|Città di Tarvisio|
Main square with Sts. Peter and Paul Church
|Frazioni||Tarvisio Centrale, Camporosso in Valcanale, Cave del Predil, Coccau, Fusine in Valromana, Monte Lussari, Muda, Plezzut, Poscolle, Rutte, Sant'Antonio|
|• Mayor||Renzo Zanette|
|• Total||205 km2 (79 sq mi)|
|Elevation||754 m (2,474 ft)|
|• Density||24/km2 (63/sq mi)|
|Time zone||UTC+1 (CET)|
|• Summer (DST)||UTC+2 (CEST)|
|Patron saint||Saint Peter and Saint Paul|
|Saint day||June 29|
Tarvisio (German and Friulian : Tarvis, Slovene : Trbiž) is a comune in the northeastern part of the autonomous Friuli Venezia Giulia region in Italy.
The town is in the Canal Valley (Val Canale) between the Carnic Alps and Karawanks ranges in the north and the Julian Alps in the south. Located at the border with both Austria and Slovenia, Tarvisio and its neighbouring municipalities of Arnoldstein and Kranjska Gora form the tripoint of Romance, Germanic and Slavic Europe. The height west of the town centre marks the watershed between the Slizza creek, a tributary of the Gail River which is part of the Danube basin, and the Fella River, tributary of the Tagliamento discharging into the Adriatic Sea. Tarvisio together with the rest of the Canal Valley was part of Austria until 1919.
Tarvisio has access to the A23 Alpe-Adria autostrada, part of the European route E55, running from the Austrian A2 Süd Autobahn to Udine, and the A4 autostrada at Palmanova. The Tarvisio railway station is located at the new Pontebbana line from Villach to Udine opened in 2000, that replaced the tracks of the former Austro-Hungarian k.k. Staatsbahn built in 1879.
Despite the modest elevation, the city has a continental climate with cold winters (lowest recorded temperature is −23 °C (−9 °F) in January 1985). Summers can be very hot (highest recorded temperature of 37 °C (99 °F) in July 1983).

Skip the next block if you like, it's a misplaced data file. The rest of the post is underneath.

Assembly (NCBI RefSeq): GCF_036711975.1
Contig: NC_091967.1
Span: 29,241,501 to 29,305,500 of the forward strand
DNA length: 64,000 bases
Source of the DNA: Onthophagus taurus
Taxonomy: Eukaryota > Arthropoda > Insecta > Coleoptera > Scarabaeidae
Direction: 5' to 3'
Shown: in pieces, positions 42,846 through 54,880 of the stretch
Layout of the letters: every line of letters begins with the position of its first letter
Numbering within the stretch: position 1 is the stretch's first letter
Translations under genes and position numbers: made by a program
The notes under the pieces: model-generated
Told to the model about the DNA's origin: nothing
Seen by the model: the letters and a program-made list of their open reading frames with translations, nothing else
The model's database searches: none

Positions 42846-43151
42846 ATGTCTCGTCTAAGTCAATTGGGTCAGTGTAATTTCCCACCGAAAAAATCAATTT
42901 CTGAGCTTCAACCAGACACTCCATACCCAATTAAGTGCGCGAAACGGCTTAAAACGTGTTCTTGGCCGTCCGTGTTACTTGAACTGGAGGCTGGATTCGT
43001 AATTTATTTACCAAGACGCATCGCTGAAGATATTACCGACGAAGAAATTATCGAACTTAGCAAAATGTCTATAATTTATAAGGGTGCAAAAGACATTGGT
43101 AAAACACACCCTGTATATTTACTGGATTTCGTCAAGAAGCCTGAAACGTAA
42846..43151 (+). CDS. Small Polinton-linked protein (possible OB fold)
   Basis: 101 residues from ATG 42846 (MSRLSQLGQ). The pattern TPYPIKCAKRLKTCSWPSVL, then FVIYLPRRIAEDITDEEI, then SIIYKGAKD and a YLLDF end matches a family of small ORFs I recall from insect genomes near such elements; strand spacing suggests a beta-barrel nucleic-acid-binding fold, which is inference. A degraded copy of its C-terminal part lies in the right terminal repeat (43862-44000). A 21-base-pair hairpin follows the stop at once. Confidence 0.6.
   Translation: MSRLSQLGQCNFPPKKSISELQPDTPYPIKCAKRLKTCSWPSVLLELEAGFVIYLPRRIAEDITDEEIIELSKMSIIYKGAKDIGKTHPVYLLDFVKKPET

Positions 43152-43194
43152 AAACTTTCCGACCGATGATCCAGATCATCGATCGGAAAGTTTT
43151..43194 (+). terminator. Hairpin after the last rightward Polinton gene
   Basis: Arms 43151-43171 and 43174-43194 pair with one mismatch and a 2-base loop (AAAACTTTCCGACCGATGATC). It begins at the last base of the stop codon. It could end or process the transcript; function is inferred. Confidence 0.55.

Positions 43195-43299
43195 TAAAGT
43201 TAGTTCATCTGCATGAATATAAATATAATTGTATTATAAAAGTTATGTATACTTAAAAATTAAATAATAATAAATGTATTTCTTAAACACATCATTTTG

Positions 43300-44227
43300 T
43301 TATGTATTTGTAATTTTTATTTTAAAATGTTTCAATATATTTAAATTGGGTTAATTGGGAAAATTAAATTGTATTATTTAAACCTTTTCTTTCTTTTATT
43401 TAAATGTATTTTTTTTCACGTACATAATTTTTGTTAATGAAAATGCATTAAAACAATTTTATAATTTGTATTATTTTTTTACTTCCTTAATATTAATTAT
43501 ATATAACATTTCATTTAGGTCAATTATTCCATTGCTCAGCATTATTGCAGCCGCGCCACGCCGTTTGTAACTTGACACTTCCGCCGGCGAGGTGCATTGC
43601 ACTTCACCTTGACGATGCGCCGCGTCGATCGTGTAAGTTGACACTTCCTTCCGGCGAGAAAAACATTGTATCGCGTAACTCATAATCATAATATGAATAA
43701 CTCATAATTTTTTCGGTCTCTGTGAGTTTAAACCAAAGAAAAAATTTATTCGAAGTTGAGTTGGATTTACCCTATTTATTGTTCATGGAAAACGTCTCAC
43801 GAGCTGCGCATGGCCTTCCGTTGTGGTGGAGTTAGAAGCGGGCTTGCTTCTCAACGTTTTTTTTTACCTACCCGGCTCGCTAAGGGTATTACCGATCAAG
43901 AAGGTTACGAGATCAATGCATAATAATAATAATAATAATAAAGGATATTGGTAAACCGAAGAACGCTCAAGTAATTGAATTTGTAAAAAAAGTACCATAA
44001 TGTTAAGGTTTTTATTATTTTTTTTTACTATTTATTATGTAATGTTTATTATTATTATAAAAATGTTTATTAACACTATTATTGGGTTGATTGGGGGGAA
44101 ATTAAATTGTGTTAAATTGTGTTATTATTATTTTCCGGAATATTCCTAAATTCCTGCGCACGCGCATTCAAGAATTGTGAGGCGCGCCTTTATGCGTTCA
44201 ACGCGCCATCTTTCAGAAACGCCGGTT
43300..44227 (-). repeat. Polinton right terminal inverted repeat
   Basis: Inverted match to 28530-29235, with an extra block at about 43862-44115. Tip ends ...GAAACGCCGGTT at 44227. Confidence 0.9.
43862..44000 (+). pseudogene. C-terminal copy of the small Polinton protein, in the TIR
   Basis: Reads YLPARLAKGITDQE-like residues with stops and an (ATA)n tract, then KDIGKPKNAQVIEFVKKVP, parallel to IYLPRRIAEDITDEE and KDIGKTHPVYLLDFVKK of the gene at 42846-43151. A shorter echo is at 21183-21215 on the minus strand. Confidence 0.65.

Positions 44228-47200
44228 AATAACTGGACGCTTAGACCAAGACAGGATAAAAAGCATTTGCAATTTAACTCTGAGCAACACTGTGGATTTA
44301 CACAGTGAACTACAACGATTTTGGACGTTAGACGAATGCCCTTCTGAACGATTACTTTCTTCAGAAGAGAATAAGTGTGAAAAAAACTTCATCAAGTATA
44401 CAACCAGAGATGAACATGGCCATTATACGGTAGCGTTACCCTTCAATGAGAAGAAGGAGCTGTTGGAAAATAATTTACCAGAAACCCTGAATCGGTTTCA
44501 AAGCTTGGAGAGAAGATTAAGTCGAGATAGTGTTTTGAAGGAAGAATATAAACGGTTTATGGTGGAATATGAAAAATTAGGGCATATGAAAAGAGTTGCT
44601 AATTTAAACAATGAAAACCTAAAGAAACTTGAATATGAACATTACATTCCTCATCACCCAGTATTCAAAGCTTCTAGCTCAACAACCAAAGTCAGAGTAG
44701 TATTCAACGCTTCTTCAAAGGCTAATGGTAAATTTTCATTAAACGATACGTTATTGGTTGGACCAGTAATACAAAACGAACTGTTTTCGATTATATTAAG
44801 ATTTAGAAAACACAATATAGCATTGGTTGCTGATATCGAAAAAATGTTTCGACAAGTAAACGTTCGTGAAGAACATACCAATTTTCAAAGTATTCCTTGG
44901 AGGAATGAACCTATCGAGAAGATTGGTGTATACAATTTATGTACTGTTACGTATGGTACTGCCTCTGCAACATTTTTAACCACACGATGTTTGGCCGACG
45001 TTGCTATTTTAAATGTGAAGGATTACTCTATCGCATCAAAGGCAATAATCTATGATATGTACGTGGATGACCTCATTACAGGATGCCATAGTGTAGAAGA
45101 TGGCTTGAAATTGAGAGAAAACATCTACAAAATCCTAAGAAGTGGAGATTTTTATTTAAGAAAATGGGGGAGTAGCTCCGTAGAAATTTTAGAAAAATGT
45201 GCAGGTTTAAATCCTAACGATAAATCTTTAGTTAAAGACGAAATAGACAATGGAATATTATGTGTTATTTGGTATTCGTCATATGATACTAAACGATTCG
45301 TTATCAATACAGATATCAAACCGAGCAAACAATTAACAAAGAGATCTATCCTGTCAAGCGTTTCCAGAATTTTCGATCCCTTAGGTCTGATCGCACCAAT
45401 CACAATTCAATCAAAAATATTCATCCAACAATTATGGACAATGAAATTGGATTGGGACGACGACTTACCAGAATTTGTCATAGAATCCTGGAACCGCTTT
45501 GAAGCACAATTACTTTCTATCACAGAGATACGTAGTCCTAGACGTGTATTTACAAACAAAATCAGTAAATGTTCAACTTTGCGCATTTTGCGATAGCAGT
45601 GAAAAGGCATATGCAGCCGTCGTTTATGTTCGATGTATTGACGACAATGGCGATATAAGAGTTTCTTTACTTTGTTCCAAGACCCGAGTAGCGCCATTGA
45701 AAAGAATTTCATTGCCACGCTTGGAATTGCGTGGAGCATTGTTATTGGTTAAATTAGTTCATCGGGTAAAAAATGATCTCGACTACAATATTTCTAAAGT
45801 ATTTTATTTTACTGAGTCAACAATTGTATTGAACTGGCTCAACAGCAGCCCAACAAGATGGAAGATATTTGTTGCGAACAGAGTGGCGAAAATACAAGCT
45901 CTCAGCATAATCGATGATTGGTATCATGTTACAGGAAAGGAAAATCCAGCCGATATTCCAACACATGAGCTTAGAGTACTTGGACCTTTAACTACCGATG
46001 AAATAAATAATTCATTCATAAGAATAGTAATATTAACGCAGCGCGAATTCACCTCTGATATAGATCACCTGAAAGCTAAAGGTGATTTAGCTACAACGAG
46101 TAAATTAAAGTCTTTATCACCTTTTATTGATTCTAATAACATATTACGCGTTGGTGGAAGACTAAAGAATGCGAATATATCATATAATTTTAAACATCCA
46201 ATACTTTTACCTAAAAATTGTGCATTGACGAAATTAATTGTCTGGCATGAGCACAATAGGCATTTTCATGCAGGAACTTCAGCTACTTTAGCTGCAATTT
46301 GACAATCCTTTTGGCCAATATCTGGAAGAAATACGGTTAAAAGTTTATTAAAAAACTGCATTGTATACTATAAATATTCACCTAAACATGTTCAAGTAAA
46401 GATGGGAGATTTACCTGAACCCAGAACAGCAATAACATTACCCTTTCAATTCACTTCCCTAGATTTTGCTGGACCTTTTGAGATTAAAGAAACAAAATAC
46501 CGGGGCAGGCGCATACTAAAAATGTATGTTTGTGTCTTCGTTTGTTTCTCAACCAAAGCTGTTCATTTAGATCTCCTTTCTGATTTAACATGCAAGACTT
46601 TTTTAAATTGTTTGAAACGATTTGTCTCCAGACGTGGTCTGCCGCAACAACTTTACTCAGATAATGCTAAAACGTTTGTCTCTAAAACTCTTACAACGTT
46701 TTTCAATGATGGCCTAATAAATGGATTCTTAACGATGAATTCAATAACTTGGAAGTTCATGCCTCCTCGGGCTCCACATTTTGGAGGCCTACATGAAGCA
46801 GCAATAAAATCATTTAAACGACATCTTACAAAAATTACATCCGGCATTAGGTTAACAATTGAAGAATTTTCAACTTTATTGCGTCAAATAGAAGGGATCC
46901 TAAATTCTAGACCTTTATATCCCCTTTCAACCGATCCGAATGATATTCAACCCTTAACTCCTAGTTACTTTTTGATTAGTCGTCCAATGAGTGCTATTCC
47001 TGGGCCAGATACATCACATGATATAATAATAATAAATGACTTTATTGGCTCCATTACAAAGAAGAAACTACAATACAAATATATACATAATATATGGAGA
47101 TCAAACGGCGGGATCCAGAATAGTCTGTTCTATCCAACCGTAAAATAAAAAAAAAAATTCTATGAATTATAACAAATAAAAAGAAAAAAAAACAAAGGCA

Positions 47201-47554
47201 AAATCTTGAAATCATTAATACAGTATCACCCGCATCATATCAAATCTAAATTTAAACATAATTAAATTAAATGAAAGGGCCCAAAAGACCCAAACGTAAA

|Climate data for Tarvisio (1971–2000, extremes 1953–present)|
|Record high °C (°F)||13.6|
|Average high °C (°F)||2.1|
|Daily mean °C (°F)||−1.7|
|Average low °C (°F)||−5.5|
|Record low °C (°F)||−23.2|
|Average precipitation mm (inches)||69.1|
|Average precipitation days (≥ 1.0 mm)||6.4||6.1||7.9||9.9||12.7||12.9||11.7||10.0||8.6||8.8||8.0||7.0||110.0|
|Average relative humidity (%)||81||76||74||73||74||74||71||74||76||79||82||83||76|
|Source #1: Servizio Meteorologico|
|Source #2: NOAA (humidity, 1961–1990)|
As a former component of the Austrian Empire, until 1918, the town, as was the rest of the Canal Valley, was overwhelmingly German- and Slovenian-speaking. Today the municipality speaks mostly Italian; German-speakers and Slovenes make up a substantial minority. In 2012, the mayor put up multilingual signs in four languages, Italian, German, Slovene, and the regional minority language of Friulian, saying "the inhabitants deserve to use their mother tongues freely."